[World Tour] Niger: ″All we really need to do now is structure supply to match the demand”

By July 18, 2014

There is strong demand for tech innovations in Niger, especially in the ‘green’ energy sector, but the innovation ecosystem needs to be built up. At the moment there is just one incubator in the country helping startups and universities to create innovative services.

Interview, during a L'Atelier numérique (L’Atelier Digital) broadcast on the BFM Business channel, with Almoktar Allahoury, Executive Director of the Centre Incubateur des Petites et Moyennes Entreprises du Niger (Incubator Centre for Small and Medium-sized businesses in Niger), aka Cipmen.

L’Atelier: A year ago, having worked at various consulting companies in France and Senegal, you went back to your country of birth, Niger, to head up Cipmen, which is currently the only incubator in the country. Could you tell us more about it?

Almoktar ALLAHOURY: Right. Cipmen is an incubator born of a public-private partnership driven by [French multinational telecoms corporation] Orange. Other firms such as Total and [French transnational utility company] Veolia Environnement also contribute financial and technical expertise. At the moment we’re providing support to six startup companies, two in the renewable energy sector and four in Information and Communication Technologies.

Are the four startups working on ICT technologies focusing on local or international needs?

Those startups are bringing innovation in usage to meet local needs. One of them is working on money transfer, another on organising the [Hajj] Islamic pilgrimage to Mecca. The Hajj app which the startup has developed helps people to manage the whole pilgrimage process – i.e. reservations, preparations, the journey, information, medical support, hotel bookings. It covers the whole value chain. As far as the money transfer app is concerned, we’re talking about transferring funds pretty much everywhere throughout Africa.

The existence of the incubator you head up demonstrates that Niger is taking an interest in innovation. Is there a deeply-rooted innovation culture in the country?

Well, the innovation culture is not particularly strong in Niger but it does exist. It reached its peak in the decade from 1960 to 1970 in renewable energy supplies, especially solar power. I often point out that as a small boy I used to wash in water that had been heated by a solar panel. And the same was true for my parents’ generation. So we do have an innovation culture in very specific sectors such as solar power. Much of this is down to researchers at our universities and the initiatives we’re helping to launch these days through the incubator help to support our universities and enable them to carry out further research. However we do try to direct their research projects towards business goals and markets.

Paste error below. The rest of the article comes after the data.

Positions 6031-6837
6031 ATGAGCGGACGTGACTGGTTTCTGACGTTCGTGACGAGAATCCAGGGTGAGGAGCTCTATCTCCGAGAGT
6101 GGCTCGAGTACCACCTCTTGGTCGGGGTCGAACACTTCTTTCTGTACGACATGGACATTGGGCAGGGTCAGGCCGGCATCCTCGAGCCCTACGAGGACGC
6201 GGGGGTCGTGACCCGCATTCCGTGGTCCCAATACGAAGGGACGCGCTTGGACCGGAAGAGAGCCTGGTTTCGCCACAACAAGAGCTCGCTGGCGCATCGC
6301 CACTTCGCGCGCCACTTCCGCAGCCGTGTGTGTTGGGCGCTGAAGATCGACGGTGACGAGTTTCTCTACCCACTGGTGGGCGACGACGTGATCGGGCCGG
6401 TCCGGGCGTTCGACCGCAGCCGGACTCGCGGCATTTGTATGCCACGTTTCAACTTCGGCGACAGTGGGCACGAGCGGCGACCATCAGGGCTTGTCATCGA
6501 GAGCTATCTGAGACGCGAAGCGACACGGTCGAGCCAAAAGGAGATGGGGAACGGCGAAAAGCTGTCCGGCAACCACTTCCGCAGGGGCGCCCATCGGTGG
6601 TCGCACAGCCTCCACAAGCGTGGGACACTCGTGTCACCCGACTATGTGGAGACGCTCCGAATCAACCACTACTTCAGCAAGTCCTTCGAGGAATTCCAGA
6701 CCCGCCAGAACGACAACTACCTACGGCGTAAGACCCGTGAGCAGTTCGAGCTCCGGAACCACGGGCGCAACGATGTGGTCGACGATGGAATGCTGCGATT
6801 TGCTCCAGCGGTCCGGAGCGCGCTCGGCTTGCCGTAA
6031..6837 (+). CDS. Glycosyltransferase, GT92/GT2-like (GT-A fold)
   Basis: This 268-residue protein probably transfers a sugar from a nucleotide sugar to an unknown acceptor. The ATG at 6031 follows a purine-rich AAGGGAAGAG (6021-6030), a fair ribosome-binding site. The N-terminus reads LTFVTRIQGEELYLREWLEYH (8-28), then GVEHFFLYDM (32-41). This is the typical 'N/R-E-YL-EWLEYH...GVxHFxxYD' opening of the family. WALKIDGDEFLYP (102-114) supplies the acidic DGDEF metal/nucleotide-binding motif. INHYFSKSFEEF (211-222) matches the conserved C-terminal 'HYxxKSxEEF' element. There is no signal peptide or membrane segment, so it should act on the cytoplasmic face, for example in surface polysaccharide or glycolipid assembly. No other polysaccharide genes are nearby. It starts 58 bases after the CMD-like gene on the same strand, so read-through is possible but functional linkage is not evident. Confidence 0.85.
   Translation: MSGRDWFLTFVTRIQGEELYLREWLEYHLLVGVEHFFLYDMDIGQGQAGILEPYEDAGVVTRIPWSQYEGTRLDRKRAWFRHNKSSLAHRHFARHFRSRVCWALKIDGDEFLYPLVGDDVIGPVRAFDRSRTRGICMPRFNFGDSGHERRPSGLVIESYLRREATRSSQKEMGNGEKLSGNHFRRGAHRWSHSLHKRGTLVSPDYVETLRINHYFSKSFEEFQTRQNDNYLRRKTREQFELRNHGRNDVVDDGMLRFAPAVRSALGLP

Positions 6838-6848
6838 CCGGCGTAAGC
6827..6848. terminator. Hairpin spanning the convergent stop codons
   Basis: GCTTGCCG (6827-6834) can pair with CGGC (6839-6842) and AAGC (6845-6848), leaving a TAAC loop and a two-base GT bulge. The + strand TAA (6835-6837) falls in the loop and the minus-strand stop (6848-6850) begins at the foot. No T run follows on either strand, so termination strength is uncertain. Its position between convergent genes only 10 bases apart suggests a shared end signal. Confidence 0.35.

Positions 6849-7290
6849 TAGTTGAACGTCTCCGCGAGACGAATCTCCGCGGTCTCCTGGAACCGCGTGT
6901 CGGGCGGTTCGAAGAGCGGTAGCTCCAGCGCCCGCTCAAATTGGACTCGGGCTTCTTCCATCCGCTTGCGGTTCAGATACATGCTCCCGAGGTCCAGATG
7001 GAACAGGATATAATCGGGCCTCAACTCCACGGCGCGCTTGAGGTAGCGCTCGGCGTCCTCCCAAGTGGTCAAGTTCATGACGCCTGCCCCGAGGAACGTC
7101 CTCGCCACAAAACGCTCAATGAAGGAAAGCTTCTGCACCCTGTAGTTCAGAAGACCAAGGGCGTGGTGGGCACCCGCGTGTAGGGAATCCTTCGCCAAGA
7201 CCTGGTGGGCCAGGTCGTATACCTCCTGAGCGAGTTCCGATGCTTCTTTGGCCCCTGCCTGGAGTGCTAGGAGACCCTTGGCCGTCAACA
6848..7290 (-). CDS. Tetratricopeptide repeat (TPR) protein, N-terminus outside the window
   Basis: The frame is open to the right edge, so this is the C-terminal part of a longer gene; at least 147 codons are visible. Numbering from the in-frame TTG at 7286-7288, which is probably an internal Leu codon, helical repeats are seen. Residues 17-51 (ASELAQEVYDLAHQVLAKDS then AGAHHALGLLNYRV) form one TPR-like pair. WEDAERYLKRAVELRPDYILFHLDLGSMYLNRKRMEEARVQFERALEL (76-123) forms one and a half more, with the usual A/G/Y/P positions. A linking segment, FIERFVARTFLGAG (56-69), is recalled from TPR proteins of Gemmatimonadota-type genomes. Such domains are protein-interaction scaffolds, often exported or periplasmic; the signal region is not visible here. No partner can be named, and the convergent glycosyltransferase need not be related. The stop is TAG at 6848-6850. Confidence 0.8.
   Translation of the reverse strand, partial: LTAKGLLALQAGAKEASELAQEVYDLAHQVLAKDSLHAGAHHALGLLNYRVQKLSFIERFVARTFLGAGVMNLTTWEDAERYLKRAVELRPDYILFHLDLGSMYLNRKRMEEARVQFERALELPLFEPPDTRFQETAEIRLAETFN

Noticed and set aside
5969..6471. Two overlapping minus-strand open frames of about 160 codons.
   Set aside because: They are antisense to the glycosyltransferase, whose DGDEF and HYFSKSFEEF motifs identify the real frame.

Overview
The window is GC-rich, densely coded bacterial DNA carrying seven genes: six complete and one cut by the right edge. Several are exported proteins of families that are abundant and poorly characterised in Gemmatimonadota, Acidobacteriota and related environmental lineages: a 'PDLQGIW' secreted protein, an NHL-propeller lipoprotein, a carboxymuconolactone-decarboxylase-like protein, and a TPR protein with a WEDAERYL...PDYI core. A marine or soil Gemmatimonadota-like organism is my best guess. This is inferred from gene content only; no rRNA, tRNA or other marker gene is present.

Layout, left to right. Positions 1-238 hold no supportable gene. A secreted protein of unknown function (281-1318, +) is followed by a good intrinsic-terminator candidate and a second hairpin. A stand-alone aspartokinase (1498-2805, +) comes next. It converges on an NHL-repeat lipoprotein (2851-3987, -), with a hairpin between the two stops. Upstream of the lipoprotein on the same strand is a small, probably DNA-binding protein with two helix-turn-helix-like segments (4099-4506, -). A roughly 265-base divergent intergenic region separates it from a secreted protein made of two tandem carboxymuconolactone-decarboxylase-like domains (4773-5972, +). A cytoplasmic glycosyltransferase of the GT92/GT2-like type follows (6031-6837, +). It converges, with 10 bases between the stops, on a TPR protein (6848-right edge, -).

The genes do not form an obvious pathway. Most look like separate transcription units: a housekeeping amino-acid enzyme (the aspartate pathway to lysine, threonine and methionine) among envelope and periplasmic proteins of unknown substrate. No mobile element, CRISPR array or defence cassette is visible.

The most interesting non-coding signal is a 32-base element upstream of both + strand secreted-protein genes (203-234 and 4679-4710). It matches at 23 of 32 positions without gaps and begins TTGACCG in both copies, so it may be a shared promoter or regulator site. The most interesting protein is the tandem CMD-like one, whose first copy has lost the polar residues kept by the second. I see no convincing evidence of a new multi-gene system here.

What obstacles do you currently face in pursuing your initiatives?

One of the problems is the institutional obstacles. The institutional framework is not very propitious for innovation. However, a legal charter for small and medium-sized enterprises (SMEs) has been tabled and we’re expecting it to pass in to law, which will make it much easier for innovative startups to get up and running. Very little is missing. The market’s ready and there’s strong demand for innovation. All we really need to do now is structure supply to match the demand.

Where do start-ups find support and financing for their projects?

Well, banks are very cautious when it comes to African countries in general. The state hardly gets involved at all when it comes to innovation, tech startups, or even more generally SMEs. The SMEs that make it today are all run by entrepreneurs who are truly passionate and persevering. But when the situation improves, these people will be in a position to emerge and grow their businesses much faster. At the moment, there’s a growing awareness in both the private and public sectors of the need for sustainable development and the advent of ‘green jobs’. In fact the government is currently running a forum on this subject.

The existence of your incubator is already sending a strong signal to project owners and innovative startups. But what’s the next step for you?

In the first place we still need to prove ourselves and consolidate our ecosystem. We need this kind of support mechanism in all the areas of our country so as to develop innovations locally and start to make day-to-day life easier for local people.

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